James Taylor - "Greatest Hits"
Tracks - Any

The stereo separation of the guitars and the warmth of the backing vocals are what makes this CD.  It's a great mellow and relaxaing compilation of folk music.  

AC/DC - "Powerage"
Track 2 - Down Pavement Blues

While not exactly a great "sonic" experience. This CD is recorded very well for a hard rock CD. The guitar is clean at times and because of the simplicity of what AC/DC does, (straight forward very tight rhythm, bass and drums, with great guitar riffs over the top of it) it really sounds good.  The song starts with a heavy reverb bluesy guitar and then quietly the rhythm starts to come in.  As the song builds to the chorus all of the instruments kick in and the tempo and volume get a lot heavier.  Then they pull it back again while the vocals start.  It's a great ride up and down dynamics wise.  A lot of bands could learn a lot about music dissecting this song.

Miranda Lambert - "Revolution"
Track 10 - The House That Built Me

When you tune out the rest of the world and sit down to take in this recording you'll be amazed at how much is going on. To start there are at least two acoustic guitars. Then as the song builds you'll hear the faint fade in notes of an electric and then a slide guitar, along with the bass. You can hear the dryness/wetness of the vocals change as the song moves along. You can tell Miranda is doing her own backing vocals (at least I think so) because you can her layered voice and it's just incredible. If this song doesn't leave a lump in your throat you may not be human.

The Zak Brown Band - "The Foundation"
Track 4 - Free

On a good system, when this track starts you can tell right off, this guy can play guitar. What sounds like a simple chord being picked on the radio is a really complex little intro run.  Once the vocals start, the song stays the kind of same for a little while until they get to the chorus.  Then you can hear the cool jazzy beats the drummer is playing.  In the background you quietly hear the long pulls of the bow across the lower strings on the fiddle to help build the "foundation" of the song.  As they come out of the course it's the fiddles turn to step out front.  When the fiddle is done the next verse starts and you'll hear an electric guitar introduced into the background.  There's more and I could go on but I'll end this section by pointing out the background vocals.  On our Marantz Reference System with the Totem Sttaf speakers you can pick out every voice and every note they are each singing.  It's the best way I've heard this song to date.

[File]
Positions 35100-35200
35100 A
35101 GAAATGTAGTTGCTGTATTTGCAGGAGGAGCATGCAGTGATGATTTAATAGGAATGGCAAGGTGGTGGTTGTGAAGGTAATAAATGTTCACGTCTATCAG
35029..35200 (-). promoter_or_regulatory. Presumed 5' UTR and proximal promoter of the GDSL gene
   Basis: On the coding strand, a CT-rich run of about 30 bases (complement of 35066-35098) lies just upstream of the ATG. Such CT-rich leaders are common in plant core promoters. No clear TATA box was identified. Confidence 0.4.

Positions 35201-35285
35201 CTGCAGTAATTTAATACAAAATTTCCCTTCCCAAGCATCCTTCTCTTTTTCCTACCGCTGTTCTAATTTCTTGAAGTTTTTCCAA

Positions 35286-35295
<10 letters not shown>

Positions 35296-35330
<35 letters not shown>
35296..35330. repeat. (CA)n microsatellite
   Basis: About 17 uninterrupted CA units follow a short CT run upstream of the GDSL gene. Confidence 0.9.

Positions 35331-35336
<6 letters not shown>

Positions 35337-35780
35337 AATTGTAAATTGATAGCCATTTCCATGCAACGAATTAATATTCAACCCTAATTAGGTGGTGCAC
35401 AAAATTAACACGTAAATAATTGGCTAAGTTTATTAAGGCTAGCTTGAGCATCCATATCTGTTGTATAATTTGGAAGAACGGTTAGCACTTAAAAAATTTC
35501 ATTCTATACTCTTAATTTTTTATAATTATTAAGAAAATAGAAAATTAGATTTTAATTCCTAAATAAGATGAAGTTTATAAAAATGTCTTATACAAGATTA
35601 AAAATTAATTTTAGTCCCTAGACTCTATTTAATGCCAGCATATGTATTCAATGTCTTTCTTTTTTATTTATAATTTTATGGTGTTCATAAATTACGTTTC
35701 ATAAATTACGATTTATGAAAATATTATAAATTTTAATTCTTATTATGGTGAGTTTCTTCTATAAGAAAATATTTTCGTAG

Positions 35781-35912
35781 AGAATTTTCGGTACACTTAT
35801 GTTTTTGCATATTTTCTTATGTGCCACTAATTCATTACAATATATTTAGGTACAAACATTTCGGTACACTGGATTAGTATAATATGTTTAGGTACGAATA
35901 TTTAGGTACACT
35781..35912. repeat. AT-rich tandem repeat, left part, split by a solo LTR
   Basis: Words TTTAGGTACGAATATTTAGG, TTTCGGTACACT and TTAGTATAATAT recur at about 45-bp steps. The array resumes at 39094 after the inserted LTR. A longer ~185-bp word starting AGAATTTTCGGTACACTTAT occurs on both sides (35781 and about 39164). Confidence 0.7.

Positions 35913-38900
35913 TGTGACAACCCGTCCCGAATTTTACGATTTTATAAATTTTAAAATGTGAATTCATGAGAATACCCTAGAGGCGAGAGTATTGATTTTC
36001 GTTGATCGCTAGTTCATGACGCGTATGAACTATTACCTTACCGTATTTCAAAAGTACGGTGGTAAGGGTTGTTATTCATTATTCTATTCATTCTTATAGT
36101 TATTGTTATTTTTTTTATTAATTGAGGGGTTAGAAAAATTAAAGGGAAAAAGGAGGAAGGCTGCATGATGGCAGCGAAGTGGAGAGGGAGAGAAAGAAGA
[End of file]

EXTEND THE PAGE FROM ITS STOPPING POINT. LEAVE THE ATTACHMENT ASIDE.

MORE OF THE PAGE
Wrap Up

So that concludes my list.  If you are a music lover I guarantee you will appreciate my choices.  Whether they're your style or not there is some great music to be appreciated here. As a professional AV installer, I have a lot of opinions on music, especially when it comes to testing sound systems. I would love to hear your comments and suggestions too.